Tips for memory difficulties

There are many reasons why people may have memory difficulties, including dyslexia, medical conditions including mental ill-health, the side effects of medication, and the effects of stress.   Here are various strategies to try.  Try making gradual changes, rather than trying everything at once!

Minimise distractions from the environment

  • Reduce sound distraction - wear headphones;
  • Reduce visual distraction - turn your desk to face a blank wall;  use screens; keep your desk tidy.
  • Book a quiet room for a period of concentrated work.
  • Minimise interruptions e.g. warn your colleagues that you are trying to concentrate on a piece of work, and ask them not to talk to you until lunchtime.

Reduce the load on working memory

  • Write things down, so that you don’t have to keep remembering them. ‘Buy birthday card!’ ‘Milk!’ 
  • Collect a list of questions to ask your manager, rather than constantly interrupting.
  • Put a note where you need it e.g. for things to do on the way home, put the reminder on your bag; put notes for a particular meeting with the papers for that meeting.
  • Use apps such as Toodledo
  • Diary reminders (you can use these to schedule tasks as well as meetings).
  • Avoid multitasking, and try to complete each task before starting the next.

Use reminders and alarms

  • Put all appointments in your Outlook calendar (you can adjust the warning times).
  • Set phone alarms.
  • Set reminders of forthcoming deadlines.

 Plan work activity

  • Depending on your role you may want yearly, termly, monthly or weekly plans.
  • Make a daily task list (you may have a standard list, to which you add extra items).
  • Schedule work for particular times. Some people like to do the most complex tasks first thing in the morning, when they are freshest.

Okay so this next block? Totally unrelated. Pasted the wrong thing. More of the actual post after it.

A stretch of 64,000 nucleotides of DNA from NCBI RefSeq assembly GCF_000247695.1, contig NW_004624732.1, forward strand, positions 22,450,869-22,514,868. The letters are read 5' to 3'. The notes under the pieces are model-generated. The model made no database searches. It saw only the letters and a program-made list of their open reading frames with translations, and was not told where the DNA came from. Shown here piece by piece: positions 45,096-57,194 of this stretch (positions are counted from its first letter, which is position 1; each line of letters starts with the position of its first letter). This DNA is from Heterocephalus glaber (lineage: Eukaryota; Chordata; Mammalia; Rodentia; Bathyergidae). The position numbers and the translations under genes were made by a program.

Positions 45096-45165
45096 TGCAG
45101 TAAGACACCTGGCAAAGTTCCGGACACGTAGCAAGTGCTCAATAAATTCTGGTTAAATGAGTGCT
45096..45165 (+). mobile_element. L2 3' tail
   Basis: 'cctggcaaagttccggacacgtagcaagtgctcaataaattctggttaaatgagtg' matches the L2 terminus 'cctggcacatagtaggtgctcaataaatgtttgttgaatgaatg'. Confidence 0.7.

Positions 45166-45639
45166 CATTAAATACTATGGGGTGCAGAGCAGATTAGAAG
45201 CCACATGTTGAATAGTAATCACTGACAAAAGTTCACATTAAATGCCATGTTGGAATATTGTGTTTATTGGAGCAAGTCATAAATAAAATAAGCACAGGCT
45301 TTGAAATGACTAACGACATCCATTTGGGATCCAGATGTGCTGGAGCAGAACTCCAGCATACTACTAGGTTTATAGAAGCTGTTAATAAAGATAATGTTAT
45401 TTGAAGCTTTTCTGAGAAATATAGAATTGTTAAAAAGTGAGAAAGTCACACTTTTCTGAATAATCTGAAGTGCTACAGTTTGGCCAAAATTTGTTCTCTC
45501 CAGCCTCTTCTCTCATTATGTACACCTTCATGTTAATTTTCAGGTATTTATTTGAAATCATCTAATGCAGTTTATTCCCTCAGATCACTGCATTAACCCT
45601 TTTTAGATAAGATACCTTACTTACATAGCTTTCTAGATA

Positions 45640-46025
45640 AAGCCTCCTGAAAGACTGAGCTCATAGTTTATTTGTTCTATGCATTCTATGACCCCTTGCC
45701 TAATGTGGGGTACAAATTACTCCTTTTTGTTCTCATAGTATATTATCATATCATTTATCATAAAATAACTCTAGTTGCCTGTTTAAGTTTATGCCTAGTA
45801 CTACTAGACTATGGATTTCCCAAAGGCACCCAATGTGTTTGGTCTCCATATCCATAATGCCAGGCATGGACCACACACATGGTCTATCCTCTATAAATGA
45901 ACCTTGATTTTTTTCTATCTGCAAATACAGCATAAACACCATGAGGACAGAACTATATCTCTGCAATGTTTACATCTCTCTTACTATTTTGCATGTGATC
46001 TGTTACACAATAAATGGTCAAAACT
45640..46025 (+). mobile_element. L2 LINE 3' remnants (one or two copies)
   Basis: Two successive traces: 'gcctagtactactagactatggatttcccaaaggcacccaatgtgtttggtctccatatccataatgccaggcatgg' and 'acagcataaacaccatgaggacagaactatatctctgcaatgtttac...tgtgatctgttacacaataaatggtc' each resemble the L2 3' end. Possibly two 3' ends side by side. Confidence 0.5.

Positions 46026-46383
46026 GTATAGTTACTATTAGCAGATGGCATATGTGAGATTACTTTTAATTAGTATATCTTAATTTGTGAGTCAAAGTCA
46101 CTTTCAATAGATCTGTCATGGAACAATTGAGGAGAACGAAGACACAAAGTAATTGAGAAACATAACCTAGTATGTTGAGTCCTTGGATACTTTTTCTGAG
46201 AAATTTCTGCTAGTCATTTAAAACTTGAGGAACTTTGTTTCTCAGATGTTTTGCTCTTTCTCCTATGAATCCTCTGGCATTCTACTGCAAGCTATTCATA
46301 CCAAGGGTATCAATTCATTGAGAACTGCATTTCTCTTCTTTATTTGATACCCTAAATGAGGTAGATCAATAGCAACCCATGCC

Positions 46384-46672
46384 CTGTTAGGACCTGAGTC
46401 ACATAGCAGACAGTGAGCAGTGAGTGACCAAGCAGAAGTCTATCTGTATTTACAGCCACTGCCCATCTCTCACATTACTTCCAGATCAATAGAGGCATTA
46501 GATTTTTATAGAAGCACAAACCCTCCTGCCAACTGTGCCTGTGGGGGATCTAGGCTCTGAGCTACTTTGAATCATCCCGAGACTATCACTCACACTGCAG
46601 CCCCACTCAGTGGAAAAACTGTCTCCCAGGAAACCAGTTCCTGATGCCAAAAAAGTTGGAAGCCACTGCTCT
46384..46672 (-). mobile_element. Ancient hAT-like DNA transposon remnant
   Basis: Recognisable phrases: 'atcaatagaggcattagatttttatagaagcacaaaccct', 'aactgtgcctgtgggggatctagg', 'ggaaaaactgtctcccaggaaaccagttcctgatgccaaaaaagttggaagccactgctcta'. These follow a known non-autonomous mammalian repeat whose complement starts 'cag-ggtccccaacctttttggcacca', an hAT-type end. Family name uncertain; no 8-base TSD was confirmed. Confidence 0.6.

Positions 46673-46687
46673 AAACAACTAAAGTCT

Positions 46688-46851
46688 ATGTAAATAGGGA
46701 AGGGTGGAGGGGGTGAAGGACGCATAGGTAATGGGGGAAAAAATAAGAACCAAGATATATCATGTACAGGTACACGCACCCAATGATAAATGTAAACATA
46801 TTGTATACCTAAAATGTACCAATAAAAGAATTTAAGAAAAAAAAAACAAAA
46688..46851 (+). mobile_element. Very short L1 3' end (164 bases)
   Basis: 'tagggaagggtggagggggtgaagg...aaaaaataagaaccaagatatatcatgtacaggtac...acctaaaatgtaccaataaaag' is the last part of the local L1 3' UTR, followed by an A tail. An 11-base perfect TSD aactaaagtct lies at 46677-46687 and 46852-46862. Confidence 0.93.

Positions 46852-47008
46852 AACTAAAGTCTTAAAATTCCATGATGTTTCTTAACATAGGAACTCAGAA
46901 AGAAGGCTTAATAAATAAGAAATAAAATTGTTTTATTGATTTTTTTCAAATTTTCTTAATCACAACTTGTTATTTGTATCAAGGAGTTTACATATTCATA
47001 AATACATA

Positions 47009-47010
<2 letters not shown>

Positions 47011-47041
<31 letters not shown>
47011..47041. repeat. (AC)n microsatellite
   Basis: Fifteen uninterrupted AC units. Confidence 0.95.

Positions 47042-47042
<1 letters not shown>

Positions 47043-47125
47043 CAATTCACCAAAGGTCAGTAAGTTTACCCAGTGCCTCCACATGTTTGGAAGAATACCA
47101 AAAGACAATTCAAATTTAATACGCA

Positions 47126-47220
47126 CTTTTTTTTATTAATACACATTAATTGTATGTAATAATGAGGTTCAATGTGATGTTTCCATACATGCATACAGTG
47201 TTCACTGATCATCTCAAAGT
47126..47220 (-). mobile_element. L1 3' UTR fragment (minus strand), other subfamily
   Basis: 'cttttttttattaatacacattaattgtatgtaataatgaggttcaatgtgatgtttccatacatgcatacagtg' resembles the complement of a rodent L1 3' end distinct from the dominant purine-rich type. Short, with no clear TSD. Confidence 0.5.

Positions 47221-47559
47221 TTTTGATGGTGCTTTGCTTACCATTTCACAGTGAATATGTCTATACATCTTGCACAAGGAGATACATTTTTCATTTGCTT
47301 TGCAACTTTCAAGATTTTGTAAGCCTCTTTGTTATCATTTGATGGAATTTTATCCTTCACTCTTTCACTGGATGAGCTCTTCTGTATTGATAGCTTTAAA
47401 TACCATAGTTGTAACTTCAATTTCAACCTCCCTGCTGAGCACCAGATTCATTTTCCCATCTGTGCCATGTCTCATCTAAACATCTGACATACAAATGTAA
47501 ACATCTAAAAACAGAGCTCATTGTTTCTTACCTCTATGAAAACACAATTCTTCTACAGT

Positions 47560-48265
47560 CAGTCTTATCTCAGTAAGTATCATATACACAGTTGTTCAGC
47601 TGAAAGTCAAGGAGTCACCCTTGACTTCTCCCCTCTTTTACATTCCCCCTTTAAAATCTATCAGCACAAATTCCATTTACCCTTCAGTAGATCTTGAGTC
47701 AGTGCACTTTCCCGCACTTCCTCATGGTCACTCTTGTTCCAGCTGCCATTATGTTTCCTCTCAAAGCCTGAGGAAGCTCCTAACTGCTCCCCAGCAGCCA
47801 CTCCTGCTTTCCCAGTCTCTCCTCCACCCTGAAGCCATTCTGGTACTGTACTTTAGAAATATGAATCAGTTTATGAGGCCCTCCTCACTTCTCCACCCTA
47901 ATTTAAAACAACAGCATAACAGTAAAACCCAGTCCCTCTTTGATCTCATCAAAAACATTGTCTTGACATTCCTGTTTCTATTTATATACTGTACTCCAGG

• Schedule time for particular tasks, if you find it difficult to get the time for them.
  • Remember to keep checking your plan, and record any new tasks.
  • Improve your ability to judge how much time to allow by recording how much time jobs actually take.

 Set up record systems

  • In many administrative and finance roles, it is helpful to set up systems (or use existing systems) so that you can easily check what work has already been done.
  • Before you deal with an item, check what has already happened (to avoid paying the same invoice twice).
  • Create a record of what tasks need to be done for recurrent activities e.g. those that happen on a monthly or yearly basis.  This will prompt you next time.

 Organise your work space

  • Give your resources a permanent home, and always put them back in the correct place.
  • Take regular time to do your filing, so that you can find materials again.
  • Use trays and folders (physical and electronic) to organise your flow of work.
  • Talk to your colleagues to create systems that work for everyone.
  • Make sure that when you are dealing with something you also record what you have done, and put it in the right place e.g. the file for paid invoices.

 Chunk work

  • Break your overall plan into smaller sections, then when you are ready to work break those sections into manageable chunks, then concentrate on one at a time. “The way to eat an elephant is one bite at a time.” 
  • Some people make a  visual overview of the whole, so they can see where their current chunk fits in.
  • Find out how long you can concentrate for (which might be as short as 15 minutes). Design chunks to last that long. 
  • Set your timer, concentrate on the chunk, and when the timer goes stop and take a brief minibreak to allow your brain to recover. 
  • Tick the chunk off, then start the next chunk. 
  • This technique helps you to make progress, even on days when you are struggling. You can revise your work next day.

 Follow a prompt list

  • Photocopy your standard daily tasks list, and add any extra tasks.
  • Tick things off as you do them.